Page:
I mentioned that I wanted to find which skills were most important for a receiver to have and what I’m really talking about here is whether route running, catching, or the ability to make defensive players miss tackles is the most important for a wide receiver. In an attempt to see which category affected WRER the most overall, I compared the ranking of each player in WRER to his ranking in each of the three categories. In 2014, the average receiver differed 14.6 spots between his WRER ranking and separation ranking, while those numbers were 42.3 spots for his hands ranking and 32.8 for his open field ranking. In 2015 those numbers for separation, hands, and open field were 15.6, 49.4, and 38.3, respectively. You can argue the soundness of the method I used for determining which skill is most important, but with results that obvious, it is clear that getting open and getting open deep are the most important things a receiver can do for his efficiency. While many high draft picks are spent on receivers whose highlights show an incredible ability to make would-be tacklers miss, a smarter strategy would be to draft the ones who find the most separation. It can be difficult to identify those receivers since they are going up against weak cornerbacks during half of their college games but drafting a guy for what he can do when he has the ball does not make sense if it is going to be a struggle to get him the ball.


Deep Threats vs. Underneath Targets

The next thing I wanted to find was whether or not it is more efficient to run most of your routes deep downfield or closer to the line of scrimmage. Obviously getting open downfield helps your team more, but it is also easier to get open closer to the line of scrimmage, so I wanted to see whether the extra yards on the deep passes outweighed the extra targets on the short passes. I haven’t run the numbers for 2015, but the results from 2014 show a pretty clear conclusion. The NFL defines a “deep” pass as any pass traveling at least 15 yards in the air. I took the twenty receivers who had the highest percentage of their passes come as deep passes and the twenty receivers who had the lowest percentage of their passes come as deep passes and compared the two groups. The top twenty deep threats averaged a WRER of 3.037 and and had an average rank of 46.9. The top twenty underneath threats averaged a WRER of 2.182 and an average rank of 90.8. For reference, there were only five receivers who had a WRER better than 4.000 and 45 receivers better than 3.000 in 2014. That being said, some of these deep threats benefitted from teams that try to throw deep more often, so I added in a normalized version of WRER that accounts for how often each team throws deep passes. When we look at this version, the deep threats averaged an nWRER of 2.910 with an average rank of 54.5 while the underneath threats averaged an nWRER of 2.210 with an average rank of 89.4. While the two sides were a little bit closer, it is still clear that those who spend more plays running deep routes are significantly more efficient than those who stay closer to the line of scrimmage. While many people liked what they saw from Jarvis Landry in 2014, his great hands and work in the open field were not enough to overcome the lack of depth on his targets.  This suggests that even teams that opt for a more conservative approach should consider going more to the deep ball as those looking to go downfield more often are winding up with more efficient offenses.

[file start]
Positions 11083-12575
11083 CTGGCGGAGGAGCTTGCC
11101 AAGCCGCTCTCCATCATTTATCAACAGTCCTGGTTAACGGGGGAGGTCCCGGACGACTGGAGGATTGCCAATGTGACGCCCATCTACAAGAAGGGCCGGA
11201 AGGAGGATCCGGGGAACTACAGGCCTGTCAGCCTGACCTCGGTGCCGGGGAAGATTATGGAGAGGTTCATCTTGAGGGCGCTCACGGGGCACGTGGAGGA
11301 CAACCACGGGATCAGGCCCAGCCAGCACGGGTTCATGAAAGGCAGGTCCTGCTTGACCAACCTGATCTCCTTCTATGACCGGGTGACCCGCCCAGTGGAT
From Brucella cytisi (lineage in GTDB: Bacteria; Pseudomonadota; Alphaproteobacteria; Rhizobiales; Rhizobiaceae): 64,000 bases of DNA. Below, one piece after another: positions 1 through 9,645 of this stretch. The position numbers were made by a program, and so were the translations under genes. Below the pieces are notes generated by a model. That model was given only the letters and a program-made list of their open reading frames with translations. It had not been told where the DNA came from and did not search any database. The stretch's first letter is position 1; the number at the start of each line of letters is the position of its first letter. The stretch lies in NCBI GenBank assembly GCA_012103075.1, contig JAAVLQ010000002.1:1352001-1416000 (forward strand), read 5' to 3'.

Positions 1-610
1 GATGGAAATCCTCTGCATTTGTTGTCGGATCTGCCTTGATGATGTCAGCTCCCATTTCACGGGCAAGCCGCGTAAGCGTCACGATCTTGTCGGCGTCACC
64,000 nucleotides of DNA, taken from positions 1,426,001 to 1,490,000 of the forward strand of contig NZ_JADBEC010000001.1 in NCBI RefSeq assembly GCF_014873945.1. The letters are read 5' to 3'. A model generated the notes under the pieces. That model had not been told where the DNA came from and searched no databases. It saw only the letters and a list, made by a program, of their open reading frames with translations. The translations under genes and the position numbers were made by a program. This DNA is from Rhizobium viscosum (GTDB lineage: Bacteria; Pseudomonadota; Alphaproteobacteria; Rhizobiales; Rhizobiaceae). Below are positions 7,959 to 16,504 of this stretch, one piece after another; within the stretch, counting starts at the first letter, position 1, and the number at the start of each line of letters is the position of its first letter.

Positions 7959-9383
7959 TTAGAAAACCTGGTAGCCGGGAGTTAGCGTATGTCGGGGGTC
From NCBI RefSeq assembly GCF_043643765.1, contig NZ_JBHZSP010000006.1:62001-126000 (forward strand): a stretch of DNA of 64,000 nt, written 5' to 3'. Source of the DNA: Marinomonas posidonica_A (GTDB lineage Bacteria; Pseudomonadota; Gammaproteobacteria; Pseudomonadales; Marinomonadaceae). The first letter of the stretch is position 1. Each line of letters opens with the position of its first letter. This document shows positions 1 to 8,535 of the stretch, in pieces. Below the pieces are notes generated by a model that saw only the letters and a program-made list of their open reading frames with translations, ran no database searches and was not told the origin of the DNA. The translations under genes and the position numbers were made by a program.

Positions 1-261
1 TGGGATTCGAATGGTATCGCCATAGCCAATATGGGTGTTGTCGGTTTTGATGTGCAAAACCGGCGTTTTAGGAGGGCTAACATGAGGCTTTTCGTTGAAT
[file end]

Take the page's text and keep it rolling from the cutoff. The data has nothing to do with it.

The rest of what is written here will loosely cover the third question I wanted to answer of which receivers were the most efficient on limited snaps and should be viewed as good backups. I talk about many different players in here that go under different categories. If you’re specifically interested in those backups, view the section titled “Good Backups”, but the rest of this just talks about the results in general.


Top Performers

Player Team Separation Score Hands Score Open Field Score WRER
Alshon Jeffery CHI 5.111 .780 .741 4.728
Martavis Bryant PIT 3.626 .763 1.400 4.166
Sammy Watkins BUF 4.269 .832 .600 4.150
Ted Ginn CAR 4.161 .715 1.100 4.076
Mike Evans TB 4.550 .736 .659 4.007
Antonio Brown PIT 3.476 .855 .921 3.892
Steve Smith BAL 3.228 .841 1.139 3.853
DeAndre Hopkins HOU 4.234 .806 .380 3.792
Emmanuel Sanders DEN 3.591 .783 .961 3.772
Julio Jones ATL 3.347 .844 .940 3.764

Table 1: Top 10 WRER Performers in 2015